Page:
I also privately scoffed at prominent value managers who loaded up on MSFT several years ago purely on the notion that the stock was cheap, ignoring the issue that change of control was well-nigh impossible.

What’s changed?   …or, better, what’s changed my mind?

As I mentioned above, the market situation is one thing.

The stock’s metrics haven’t moved much:  steady cash flow of $3+ a share, earnings of $2.75, a dividend yield of just under 3%.

There’s a chance earnings may improve over the next few years:

–the board of directors has put new top management in place.  A cadre of looks-good-in-a-suit-but-doesn’t-do-much lieutenants are disappearing, as well.  There’s no guarantee that the new guys are any better than the old.  On the other hand, it’s hard to imagine they’ll be worse.

–Apple’s failure to produce an adequate alternative to the Office suite has limited the inroads it can make into MSFT’s corporate market.

–Windows 8 (I just got a new touch-screen laptop) is pretty good–very iPad-ish.

–a new generation of Intel chips + the emergence of Samsung, Asus (my brand), Acer and Lenovo making high-quality products may well reenergize the US consumer market.  Much lighter weight, high-resolution screens, instant-on and touchscreens may counter some tablet momentum.

–with its consumer/small business products, MSFT has had a continuing (large) piracy problem.  The shift to the cloud will help police that.

–new management may do good things.  Even if not, the idea that the company is turning a new page will likely support the stock until we can make a better judgment.

ASML’s orders bonanza

ASML’s announcement

ASML is a leading maker of semiconductor production equipment, based in the Netherlands.  Its specialty is lithography machines, which semiconductor makers use to transfer the design structure of their chips onto silicon.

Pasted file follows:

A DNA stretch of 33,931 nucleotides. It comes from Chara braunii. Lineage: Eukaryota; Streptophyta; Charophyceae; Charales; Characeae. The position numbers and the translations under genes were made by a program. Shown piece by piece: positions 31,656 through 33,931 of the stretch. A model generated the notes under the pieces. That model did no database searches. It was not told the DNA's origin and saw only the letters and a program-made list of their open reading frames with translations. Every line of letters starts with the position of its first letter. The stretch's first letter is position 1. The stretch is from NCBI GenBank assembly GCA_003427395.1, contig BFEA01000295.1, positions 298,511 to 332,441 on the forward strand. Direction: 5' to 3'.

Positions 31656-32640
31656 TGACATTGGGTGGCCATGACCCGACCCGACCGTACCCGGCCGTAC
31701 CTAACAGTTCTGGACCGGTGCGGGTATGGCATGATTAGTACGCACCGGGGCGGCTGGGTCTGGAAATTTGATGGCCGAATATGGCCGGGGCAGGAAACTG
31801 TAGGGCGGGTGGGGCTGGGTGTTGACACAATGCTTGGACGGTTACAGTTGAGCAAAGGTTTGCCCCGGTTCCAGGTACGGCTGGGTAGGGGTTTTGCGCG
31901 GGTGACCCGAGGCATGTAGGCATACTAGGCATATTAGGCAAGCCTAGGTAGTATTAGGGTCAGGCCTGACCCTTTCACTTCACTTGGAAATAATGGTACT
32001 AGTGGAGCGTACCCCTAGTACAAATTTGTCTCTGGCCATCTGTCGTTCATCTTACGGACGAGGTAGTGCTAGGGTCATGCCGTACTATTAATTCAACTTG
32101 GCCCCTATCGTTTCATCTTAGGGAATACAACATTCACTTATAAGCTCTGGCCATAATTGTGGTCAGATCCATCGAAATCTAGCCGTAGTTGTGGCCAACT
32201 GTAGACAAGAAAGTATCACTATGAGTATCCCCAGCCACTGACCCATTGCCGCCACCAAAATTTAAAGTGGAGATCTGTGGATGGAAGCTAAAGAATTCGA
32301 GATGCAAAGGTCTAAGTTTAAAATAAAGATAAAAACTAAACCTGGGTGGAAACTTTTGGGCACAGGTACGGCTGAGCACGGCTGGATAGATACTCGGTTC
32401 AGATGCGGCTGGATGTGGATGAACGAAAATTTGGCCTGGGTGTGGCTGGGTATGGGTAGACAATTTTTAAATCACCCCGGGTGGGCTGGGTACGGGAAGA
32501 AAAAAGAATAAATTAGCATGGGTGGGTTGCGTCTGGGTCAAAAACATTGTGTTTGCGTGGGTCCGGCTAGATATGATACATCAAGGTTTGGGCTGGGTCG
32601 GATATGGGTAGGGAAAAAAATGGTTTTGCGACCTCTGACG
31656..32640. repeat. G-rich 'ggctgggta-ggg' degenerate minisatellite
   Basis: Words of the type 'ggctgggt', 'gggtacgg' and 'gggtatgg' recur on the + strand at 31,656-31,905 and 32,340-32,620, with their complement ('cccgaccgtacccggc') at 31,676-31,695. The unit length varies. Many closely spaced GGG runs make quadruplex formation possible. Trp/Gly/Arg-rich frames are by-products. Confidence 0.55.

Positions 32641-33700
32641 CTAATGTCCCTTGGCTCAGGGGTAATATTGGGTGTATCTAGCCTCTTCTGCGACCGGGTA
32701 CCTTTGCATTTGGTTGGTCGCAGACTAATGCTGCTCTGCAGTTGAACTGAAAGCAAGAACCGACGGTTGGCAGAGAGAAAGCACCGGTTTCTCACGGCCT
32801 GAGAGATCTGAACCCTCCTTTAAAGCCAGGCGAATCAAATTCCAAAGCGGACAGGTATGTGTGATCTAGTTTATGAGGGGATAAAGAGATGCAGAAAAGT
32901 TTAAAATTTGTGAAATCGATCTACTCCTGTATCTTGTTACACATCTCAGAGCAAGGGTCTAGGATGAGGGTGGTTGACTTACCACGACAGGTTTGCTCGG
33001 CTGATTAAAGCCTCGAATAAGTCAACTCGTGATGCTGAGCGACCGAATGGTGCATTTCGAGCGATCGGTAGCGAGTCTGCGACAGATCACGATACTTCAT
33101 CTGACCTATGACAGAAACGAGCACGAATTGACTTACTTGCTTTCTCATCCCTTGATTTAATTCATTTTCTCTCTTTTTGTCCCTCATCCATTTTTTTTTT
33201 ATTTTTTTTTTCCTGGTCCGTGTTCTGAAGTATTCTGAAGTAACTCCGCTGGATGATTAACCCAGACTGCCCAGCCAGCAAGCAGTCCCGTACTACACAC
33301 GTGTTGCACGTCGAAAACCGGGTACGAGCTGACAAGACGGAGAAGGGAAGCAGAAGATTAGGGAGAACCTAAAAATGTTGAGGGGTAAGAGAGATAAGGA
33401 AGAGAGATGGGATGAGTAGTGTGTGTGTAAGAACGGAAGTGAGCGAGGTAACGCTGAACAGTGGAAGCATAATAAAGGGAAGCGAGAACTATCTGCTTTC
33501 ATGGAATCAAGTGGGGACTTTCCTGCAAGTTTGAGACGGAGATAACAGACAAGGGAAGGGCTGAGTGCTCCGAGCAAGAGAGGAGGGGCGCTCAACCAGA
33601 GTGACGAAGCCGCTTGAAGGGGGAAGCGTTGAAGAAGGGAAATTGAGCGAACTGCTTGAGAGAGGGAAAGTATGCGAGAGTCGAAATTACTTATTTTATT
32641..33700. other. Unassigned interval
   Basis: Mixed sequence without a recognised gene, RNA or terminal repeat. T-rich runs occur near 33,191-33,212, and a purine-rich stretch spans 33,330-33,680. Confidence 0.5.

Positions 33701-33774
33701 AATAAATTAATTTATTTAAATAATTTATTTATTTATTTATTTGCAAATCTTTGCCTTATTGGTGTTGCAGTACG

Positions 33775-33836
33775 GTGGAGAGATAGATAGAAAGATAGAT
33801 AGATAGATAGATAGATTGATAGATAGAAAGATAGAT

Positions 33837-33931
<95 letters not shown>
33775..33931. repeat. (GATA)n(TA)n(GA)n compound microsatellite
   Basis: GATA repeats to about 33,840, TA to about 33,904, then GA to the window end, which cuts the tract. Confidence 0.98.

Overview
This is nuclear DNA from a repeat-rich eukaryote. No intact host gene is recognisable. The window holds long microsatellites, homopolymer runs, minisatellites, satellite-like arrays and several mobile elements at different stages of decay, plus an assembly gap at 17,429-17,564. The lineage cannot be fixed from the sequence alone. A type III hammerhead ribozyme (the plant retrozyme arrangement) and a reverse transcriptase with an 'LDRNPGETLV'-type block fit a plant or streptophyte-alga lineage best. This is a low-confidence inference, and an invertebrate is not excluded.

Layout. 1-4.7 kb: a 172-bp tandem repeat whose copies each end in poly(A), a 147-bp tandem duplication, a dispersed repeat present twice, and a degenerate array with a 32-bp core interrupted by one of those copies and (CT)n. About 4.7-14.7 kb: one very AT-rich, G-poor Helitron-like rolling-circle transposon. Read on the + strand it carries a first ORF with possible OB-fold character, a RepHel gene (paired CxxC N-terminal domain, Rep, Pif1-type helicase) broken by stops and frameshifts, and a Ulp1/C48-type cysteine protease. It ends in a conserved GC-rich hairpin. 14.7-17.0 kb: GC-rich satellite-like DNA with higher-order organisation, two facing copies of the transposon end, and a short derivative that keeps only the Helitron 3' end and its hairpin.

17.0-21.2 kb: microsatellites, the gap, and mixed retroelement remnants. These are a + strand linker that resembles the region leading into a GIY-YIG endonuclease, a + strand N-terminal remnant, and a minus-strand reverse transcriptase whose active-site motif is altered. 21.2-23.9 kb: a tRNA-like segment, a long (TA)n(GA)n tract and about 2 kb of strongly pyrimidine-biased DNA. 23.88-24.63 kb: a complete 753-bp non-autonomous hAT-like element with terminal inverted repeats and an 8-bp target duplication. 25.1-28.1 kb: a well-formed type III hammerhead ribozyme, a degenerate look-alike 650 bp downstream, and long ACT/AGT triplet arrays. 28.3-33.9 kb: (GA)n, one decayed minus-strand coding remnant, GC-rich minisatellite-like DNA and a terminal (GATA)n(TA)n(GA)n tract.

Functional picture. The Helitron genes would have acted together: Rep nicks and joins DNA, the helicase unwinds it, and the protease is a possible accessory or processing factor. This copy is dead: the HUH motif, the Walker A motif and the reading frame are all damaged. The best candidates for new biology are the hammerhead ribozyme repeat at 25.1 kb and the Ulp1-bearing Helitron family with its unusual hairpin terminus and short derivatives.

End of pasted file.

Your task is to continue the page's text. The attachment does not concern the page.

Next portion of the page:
When reporting 3Q2010 earnings on October 13, ASML said it anticipated December quarter order bookings to be over €1.3 billion.  Last Thursday, the company said it now expects the figure to exceed €2.0 billion.  This compares with new orders of €1.0 billion in the comparable period of 2009.

ASML made several comments about this recent rush of new business:

–it’s coming from all sectors of the market,

–the DRAM segment, which tends to lurch wildly between under- and over-supply, is on the downswing, but it’s milder than anticipated,

–demand for NAND flash is up, particularly for use in new devices (meaning tablets and maybe Chrome-OS netbooks–anything that uses “solid-state” storage), and

–decisions to build new fabrication plants, both by foundries and logic chip makers.

my thoughts

1.  ASML’s customers are highly capital-intensive.  Firms like this–at least the ones without a death wish–rarely, if ever, outspend their cash flow.  Most  times their spending will stay close to that level, however.  So it’s reasonable to conclude that chip makers have seen a large boost to their cash intake over the past couple of months.  Demand for their products is surprisingly strong.

2.  Consolidation in the chip making industry over the past decade has given the surviving, now much larger, chip makers a considerable increase in market power over suppliers.  This allows them to order at the last minute, three to six months in advance of needing new capacity.  I think it’s safe to conclude that semiconductor makers believe the recent upsurge will carry over well into 2011.  Yes, orders can be cancelled, but Intel, Samsung, TSMC and whoever else is placing large new orders all believe this upturn is for real.

3.  I don’t think it’s an accident that these new orders are materializing at the same time as we are hearing reports of increasing consumer confidence and a surprising uptick in consumer spending.  Looking at stocks in general, I’m not sure whether it matters if the force ultimately behind the new ASML orders is consumer or industrial.  I suspect it’s an interaction between the two.  An employee sees his company upping its capital spending by 20% for 2011.  He concludes business is better, his job is (finally) safe and he might even get a raise.  So he loosens his purse strings.

Anyway, the ASML orders suggest that the economic upturn is reaching critical mass, where it is beginning to feed on itself–or reach “escape velocity,” as economists seem to want to characterize it.

4.  I take the ASML announcement as yet another piece of confirming evidence that the news for stocks will be good over the coming, say, six months.  I also think it means good things are in store for technology stocks and for ASML as a company.  ASML the stock?  …I don’t know.  Semiconductor production equipment companies are a highly volatile, highly cyclical bunch, that trade on second- and third derivatives of the actual orders news.  They also trade on anticipated timing of the peaks and troughs of the equipment cycle–and, again, far in advance of the actual events.  For me, this industry is better left to experts.